Counting on YOU

When you think of April 1, what comes to mind?

Besides being the international day for practical jokes, April 1 is also Census Day! Have you sent your census form in yet?

Making sure every rural American counts is no laughing matter. Taken every ten years as mandated by the United States Constitution, the results of the census determine Congressional seats, electoral votes, and government program funding.

I received my census form a few weeks ago, and it took me less than ten minutes to answer the questions for all the members of my household. I was actually a little disappointed in how short it was, which just goes to show what a nerd I am. The questions are not invasive - they asked for the name, date of birth, telephone number and racial identity of the people in my house. Pretty simple.

The Center for Rural Affairs has been doing its part to help with this year's census - workers being trained on how to do in-person surveys have been meeting in our community room for the last few weeks. In this rough economy, the census is providing much needed employment for my neighbors.

In a representative democracy, knowing how many people live in a given area is fundamental to a functioning government. This is especially important for rural areas, because we tend to be undercounted.

Just ask Barbara Sessa of San Antonio, FL. In a recent article posted on our Rural Monitor, this city clerk was not pleased ten years ago when only 684 people were counted in her community when she knew there were 842. The article goes on to say:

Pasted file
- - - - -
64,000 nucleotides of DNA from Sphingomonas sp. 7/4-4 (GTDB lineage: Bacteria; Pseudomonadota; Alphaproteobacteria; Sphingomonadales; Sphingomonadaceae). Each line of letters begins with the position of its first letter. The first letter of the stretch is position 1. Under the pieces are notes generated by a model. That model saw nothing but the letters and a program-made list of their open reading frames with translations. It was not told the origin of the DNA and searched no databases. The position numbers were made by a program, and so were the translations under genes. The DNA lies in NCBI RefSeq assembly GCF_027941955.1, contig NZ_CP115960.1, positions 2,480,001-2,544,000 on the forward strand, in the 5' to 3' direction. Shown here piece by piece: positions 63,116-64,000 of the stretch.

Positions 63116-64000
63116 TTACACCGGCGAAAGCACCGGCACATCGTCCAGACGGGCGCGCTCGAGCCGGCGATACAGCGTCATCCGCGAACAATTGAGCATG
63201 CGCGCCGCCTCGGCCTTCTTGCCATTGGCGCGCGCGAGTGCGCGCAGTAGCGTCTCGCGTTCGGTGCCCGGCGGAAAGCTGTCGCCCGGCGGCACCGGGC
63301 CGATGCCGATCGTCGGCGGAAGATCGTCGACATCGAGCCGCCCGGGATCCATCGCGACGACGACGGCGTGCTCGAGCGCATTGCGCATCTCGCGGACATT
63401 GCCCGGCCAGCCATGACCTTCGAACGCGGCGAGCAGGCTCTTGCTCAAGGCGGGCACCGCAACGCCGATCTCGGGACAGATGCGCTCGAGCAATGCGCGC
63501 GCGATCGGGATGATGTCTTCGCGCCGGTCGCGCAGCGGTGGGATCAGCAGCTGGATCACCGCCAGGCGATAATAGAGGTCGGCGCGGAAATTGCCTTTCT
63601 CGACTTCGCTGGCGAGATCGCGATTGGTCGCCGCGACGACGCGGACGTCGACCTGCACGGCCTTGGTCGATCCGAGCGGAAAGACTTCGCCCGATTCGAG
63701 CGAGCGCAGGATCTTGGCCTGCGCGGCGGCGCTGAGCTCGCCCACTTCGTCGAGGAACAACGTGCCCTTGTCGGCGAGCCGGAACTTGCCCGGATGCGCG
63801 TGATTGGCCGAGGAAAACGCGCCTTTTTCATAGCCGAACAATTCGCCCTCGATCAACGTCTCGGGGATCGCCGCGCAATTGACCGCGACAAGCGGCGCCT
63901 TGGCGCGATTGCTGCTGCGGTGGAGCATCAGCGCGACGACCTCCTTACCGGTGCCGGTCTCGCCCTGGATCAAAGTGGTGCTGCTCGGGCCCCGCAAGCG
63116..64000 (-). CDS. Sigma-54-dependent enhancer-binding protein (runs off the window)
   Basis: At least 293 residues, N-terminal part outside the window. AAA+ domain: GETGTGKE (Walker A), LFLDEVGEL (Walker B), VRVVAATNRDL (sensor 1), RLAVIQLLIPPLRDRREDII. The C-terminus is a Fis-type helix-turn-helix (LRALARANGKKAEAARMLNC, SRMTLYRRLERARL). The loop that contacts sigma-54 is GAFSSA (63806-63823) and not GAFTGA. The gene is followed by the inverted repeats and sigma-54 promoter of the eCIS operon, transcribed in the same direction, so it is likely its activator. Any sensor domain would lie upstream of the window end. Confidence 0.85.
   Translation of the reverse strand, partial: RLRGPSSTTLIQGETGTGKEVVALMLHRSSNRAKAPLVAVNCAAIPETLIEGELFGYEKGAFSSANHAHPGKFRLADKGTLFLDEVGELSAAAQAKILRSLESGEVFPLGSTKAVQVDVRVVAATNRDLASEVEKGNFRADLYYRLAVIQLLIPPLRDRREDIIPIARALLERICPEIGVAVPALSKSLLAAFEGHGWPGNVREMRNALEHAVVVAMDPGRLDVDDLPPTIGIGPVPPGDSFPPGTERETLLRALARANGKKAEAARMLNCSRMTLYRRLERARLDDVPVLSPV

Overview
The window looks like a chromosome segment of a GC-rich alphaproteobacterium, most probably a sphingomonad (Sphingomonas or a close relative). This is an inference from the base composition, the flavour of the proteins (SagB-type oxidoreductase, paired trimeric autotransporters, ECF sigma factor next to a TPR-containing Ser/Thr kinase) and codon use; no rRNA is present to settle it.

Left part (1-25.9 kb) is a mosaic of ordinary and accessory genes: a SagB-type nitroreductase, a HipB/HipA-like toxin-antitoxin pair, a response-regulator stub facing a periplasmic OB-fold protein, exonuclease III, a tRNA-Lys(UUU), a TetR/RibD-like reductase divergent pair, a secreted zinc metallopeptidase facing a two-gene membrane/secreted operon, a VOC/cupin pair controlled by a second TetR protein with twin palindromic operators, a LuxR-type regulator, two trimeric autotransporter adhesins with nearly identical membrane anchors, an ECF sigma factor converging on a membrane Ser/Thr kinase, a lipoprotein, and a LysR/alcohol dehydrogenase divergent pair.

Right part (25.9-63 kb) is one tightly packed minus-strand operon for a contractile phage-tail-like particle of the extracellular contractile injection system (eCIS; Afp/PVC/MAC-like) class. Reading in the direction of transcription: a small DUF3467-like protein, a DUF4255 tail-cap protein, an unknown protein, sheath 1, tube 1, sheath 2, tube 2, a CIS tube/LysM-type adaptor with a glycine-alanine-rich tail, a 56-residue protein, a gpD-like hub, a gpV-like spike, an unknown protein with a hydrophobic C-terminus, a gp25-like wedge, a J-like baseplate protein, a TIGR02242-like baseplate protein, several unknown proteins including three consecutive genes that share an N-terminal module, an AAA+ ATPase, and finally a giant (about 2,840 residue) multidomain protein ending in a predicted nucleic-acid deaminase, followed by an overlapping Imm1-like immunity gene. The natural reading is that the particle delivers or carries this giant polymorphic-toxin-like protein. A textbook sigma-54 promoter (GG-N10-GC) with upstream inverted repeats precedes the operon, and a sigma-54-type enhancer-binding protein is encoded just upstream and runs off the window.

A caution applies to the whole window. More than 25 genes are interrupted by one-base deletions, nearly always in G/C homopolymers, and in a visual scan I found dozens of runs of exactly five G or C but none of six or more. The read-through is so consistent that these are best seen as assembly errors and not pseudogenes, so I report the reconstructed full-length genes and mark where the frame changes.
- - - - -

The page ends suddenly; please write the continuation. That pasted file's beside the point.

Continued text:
But the census is also a way of saying: We are here; we are 842 strong, here in San Antonio. To its city clerk, who has lived here for all her 61 years — whose entrepreneurial father succeeded, failed and succeeded here, and whose mother raised nine children here — this matters.

Right on, Ms. Sessa.

The census is vitally important to the Center for Rural Affairs for another reason too. On the banner of our homepage and on every newsletter we send you, we show the pride we have in our rural roots:

Lyons, NE 68038   pop. 963

I didn't live here when the last census was taken, and I know that people have moved in and out, others have been born or died in that ten years. When Lyons is counted, will the number be higher or lower than 963? Whatever the number, you'll see it soon when we change our banner to reflect the new census number. What about your town?

If you're proud to be a rural American, stand up and be counted.

Fill out your census form and mail it today! (If you can't find your form, you can call 1-866-872-6868 and ask for a new one).